Arches National Park is a national park located in eastern Utah, United States. The park is right besides the Colorado River and near the small city of Moab, Utah. There are more than 2,000 natural sandstone arches located in the park, including the well-known Delicate Arch (unfortunately not included with the images), as well as a variety of unique geological resources and formations. The park contains the highest density of natural arches in the world.
Estimated Geographical Location: 38.676445, -109.582996
The national park lies above an underground salt bed, which is the main cause of the formation of the arches, spires, balanced rocks, sandstone fins, and eroded monoliths in the area. This salt bed is thousands of feet thick in places, and was deposited in the Paradox Basin of the Colorado Plateau some 300 million years ago when a sea flowed into the region and eventually evaporated. Over millions of years, the salt bed was covered with debris eroded from the Uncompahgre Uplift to the northeast. During the Early Jurassic period, desert conditions prevailed in the region and the vast Navajo Sandstone was deposited. An additional sequence of stream-laid and windblown sediments, the Entrada Sandstone (about 140 million years ago), was deposited on top of the Navajo. Over 5,000 feet (1,500 m) of younger sediments were deposited and have been mostly eroded away. Remnants of the cover exist in the area including exposures of the Cretaceous Mancos Shale. The arches of the area are developed mostly within the Entrada formation.
There are a number of wildlife creatures that thrive in the park. The list includes: spadefoot toad, antelope squirrel, scrub jay, peregrine falcon, many kinds of sparrows, red fox, desert bighorn sheep, kangaroo rat, mule deer, cougar, midget faded rattlesnake, yucca moth, western rattlesnake, and the collared lizard. Unfortunately, our images does not include any wildlife creatures.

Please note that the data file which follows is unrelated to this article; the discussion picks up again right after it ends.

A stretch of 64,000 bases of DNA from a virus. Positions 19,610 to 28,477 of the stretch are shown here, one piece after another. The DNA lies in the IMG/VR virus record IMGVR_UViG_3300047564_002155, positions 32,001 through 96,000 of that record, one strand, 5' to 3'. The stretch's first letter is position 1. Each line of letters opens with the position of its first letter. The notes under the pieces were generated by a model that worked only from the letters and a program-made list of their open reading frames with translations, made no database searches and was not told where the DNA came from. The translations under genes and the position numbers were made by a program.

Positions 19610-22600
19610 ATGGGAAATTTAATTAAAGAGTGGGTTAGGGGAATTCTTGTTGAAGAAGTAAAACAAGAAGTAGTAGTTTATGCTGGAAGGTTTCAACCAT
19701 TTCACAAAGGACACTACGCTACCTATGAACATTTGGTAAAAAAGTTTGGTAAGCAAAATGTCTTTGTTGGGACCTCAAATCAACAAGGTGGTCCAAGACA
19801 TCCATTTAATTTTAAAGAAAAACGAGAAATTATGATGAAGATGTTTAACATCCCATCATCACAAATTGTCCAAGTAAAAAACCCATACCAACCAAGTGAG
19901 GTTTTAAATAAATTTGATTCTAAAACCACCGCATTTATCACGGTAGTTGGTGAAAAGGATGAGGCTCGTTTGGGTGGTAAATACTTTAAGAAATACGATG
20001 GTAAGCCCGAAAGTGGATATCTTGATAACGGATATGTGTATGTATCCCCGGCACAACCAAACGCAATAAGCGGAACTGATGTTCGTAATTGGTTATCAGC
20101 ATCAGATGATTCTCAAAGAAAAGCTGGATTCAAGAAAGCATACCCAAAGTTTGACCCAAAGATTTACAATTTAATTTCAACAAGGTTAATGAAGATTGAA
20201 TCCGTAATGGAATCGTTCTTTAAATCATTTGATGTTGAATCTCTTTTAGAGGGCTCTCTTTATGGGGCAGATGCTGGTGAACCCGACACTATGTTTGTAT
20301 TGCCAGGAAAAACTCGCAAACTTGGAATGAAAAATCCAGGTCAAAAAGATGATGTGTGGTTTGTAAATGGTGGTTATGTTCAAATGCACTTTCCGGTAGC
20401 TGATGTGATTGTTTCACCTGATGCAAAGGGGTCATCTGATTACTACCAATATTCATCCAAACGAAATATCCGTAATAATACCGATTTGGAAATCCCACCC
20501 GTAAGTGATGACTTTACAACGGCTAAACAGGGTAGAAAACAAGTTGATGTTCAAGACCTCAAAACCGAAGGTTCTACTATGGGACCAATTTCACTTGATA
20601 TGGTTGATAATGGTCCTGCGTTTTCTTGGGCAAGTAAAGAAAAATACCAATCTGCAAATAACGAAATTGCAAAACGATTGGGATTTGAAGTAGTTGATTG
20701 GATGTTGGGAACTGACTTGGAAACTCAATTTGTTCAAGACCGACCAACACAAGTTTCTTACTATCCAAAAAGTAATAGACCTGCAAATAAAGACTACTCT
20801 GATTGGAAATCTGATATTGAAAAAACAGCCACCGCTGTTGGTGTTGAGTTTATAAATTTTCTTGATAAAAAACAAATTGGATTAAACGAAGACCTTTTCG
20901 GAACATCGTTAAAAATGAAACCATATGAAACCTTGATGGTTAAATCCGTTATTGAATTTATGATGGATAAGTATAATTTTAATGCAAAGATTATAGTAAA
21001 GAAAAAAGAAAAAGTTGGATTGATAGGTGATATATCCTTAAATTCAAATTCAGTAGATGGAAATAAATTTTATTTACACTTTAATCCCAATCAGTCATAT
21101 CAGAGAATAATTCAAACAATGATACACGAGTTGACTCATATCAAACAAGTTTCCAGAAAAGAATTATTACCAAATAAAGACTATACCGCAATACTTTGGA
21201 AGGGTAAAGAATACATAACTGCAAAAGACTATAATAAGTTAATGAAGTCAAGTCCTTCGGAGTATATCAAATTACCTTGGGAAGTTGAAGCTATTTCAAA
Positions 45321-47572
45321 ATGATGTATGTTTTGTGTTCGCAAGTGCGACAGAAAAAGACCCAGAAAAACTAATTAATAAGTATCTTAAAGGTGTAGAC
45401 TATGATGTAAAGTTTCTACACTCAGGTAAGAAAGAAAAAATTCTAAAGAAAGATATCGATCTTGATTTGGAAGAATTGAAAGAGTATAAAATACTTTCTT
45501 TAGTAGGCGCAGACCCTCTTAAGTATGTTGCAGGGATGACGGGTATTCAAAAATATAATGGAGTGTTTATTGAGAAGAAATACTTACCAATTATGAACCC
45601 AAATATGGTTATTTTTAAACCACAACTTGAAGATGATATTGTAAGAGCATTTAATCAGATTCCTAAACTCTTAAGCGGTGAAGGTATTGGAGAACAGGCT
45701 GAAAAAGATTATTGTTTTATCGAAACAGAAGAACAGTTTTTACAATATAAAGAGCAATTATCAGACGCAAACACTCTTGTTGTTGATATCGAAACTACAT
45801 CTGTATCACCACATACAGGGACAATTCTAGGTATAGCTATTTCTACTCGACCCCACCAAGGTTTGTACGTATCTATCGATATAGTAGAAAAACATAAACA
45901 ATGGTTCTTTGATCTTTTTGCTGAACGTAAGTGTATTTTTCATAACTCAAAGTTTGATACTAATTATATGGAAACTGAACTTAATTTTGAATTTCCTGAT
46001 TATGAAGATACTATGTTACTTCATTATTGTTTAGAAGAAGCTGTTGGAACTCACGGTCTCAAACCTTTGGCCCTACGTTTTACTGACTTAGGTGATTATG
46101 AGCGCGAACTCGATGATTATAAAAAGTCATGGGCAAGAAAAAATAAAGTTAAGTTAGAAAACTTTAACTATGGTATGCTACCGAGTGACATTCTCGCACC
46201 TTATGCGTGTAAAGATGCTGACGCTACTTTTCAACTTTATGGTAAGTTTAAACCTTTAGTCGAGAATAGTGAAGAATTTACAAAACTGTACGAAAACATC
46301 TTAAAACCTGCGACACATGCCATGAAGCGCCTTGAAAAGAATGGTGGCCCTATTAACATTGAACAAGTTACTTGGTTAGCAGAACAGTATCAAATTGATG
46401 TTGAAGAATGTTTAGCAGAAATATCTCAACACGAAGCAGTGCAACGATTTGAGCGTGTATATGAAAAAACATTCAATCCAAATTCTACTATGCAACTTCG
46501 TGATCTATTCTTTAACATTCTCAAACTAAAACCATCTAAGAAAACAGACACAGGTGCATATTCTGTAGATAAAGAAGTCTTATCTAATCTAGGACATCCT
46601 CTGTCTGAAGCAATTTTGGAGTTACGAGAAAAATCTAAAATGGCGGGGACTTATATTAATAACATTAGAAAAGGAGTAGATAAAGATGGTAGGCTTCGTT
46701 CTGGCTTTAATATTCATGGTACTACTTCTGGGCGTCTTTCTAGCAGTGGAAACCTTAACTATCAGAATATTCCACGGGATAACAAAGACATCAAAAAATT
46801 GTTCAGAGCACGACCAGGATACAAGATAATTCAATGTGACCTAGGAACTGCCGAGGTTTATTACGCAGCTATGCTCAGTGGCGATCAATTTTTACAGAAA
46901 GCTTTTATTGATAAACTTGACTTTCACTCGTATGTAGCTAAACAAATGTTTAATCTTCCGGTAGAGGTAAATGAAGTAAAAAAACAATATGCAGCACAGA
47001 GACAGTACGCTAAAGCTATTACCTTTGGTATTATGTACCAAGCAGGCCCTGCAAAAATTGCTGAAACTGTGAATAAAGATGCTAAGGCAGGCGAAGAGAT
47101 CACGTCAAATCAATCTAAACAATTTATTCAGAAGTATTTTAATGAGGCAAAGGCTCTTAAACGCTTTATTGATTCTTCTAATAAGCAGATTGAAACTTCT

A lot of plants also thrive on the landscape in the park. The list of plants includes: prickly pear cactus, Indian ricegrass, bunch grasses, cheatgrass, lichen, moss, liverworts, Utah juniper, Mormon tea, blackbrush, cliffrose, four-winged saltbrush, pinyon pine, evening primrose, sand verbena, yucca, and sacred datura. Unfortunately, our images does not include any plants in the park.
Biological soil crust consisting of cyanobacteria, lichen, mosses, green algae, and micro-fungi is found throughout southeastern Utah. The fibrous growths help keep soil particles together, creating a layer that is more resistant to erosion. The living soil layer readily absorbs and stores water, allowing more complex forms of plant life to grow in places with low precipitation levels.
Below are the rest of the images taken from the Arches National Park.
Images owned by Chromoscience.